Tag Archive | Lean Enterprise Institute

Lean principle #2: Learning to see


“Learning to see” is the name of one of the most influential lean books (link to the Lean Enterprise Institute store here and the Amazon page here). Learning to see is also one of the most important things to do when working with lean, especially to introduce Lean concepts in a new place. It is impossible to overemphasize how important it is. People are used to see their work using standard batch-and-queue principles, ignoring wastes, believing that wastes are part of the process and therefore impossible to eliminate. People think they are unique (this is true) and lean can not work for them (this is false). That’s why they must learn to see.

The biggest problem here is that people only see what they are looking for. Our brain likes working like that. This is called selective attention (“selectively concentrating on a discrete aspect of information, whether deemed subjective or objective, while ignoring other perceivable information”, according to Wikipedia) and is one of the root causes of people not seeing evident problems and wastes in the process they work everyday. There is a classic and very popular video that illustrates this idea. It is called the gorilla test and was developed by Daniel Simons and Christopher Chabris in 1999:

I have used this video from the Quirkology webpage many times to help understand the same idea: you only see what you are looking for:

Learning to see means changing the way you see the world and this takes time. It’s not something you make with just one training session or a kaizen event. It takes patience and continuous work. However it is critical to make people aware that things can be different, especially process experts. Experts know almost everything from the process but they might also be missing critical information just because their brains consider it irrelevant. Learning to see is a critical step that increases the quality of Lean work and the sustainability of the solutions.

Lean transformation model

This is a very interesting new video by the Lean Enterprise Institute about Lean transformation:

The key message here is that effective enterprise transformations need change and innovation improvement at 5 dimensions. Using a house as an example, these dimensions are:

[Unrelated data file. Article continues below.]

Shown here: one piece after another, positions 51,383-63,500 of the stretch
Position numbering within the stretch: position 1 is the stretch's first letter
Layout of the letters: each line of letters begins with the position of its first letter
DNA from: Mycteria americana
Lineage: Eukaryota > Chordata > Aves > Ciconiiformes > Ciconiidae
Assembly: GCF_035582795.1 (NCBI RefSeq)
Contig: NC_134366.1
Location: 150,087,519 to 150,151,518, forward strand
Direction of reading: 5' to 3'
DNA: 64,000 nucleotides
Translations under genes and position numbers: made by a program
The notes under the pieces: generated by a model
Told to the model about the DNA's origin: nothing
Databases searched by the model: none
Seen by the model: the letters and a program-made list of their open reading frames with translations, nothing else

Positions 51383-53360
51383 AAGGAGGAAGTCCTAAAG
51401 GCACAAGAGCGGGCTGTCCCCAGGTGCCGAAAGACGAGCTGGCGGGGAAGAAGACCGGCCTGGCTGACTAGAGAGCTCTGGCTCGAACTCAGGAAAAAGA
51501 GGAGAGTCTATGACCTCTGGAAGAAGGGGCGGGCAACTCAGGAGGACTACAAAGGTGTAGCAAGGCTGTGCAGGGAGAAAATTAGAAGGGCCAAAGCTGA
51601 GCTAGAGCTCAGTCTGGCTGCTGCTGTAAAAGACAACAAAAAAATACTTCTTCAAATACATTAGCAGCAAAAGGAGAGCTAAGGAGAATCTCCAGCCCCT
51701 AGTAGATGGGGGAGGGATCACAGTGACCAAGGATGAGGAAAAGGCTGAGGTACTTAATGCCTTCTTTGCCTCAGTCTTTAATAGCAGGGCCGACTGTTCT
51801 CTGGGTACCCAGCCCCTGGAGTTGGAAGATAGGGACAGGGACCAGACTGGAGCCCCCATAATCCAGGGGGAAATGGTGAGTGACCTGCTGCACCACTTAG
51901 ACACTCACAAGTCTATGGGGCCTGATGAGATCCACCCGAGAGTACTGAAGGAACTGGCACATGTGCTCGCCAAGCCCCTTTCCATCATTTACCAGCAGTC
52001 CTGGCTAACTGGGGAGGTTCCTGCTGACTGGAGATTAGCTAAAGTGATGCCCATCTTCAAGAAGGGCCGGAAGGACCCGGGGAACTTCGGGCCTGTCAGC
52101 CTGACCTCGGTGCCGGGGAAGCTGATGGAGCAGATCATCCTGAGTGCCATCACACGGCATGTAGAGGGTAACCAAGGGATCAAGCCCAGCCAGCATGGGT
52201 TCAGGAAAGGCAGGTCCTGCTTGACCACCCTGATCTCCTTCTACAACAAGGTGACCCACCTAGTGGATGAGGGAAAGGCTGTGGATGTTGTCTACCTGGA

• Objectives, goals and aspirations (The roof): What is our value-driven purpose? Why do we exist as a company? Do we care just about generating money (goal = profit) or do we want to create value for customers, employees and society (focus = value)?
  • Process (The 1st wall): What is the work to be done? Based on the company’s value-driven proposition, every person in the company must know the answer to this question: “what problem am I here to solve?”. Processes help us accomplish our purpose (just as walls hold up the roof). Process improvement (how do we improve the job?) is a key component of this pillar.
  • Capability (The 2nd wall): What capabilities do we need to do the work and solve problems?. This 2nd pillar makes sure that people are able to do and improve the work correctly.
  • Behaviour (People living in the house): What behaviours (soft skills) are required? What is the management system? How do we react to the different circumstances that happen at work (e.g. somebody makes a mistake)? What systems are in place to find out problems and help people solve them?
  • Culture (Foundations): What is our basic thinking? What are our mindset and underlying assumptions? Some assumptions are visible and explicit but others are hidden and, in some occasions, we are not even aware of them. We have a current culture as it is today and an ideal culture we aspire to. Understanding this will give us a gap to close.

All these dimensions are key for effective transformations and if you leave one out, everything will probably fail. Lean transformations need a situational approach: this means that every situation is different and needs different actions to succeed.

For more information, read the article by the Lean Enterprise Institute or this post.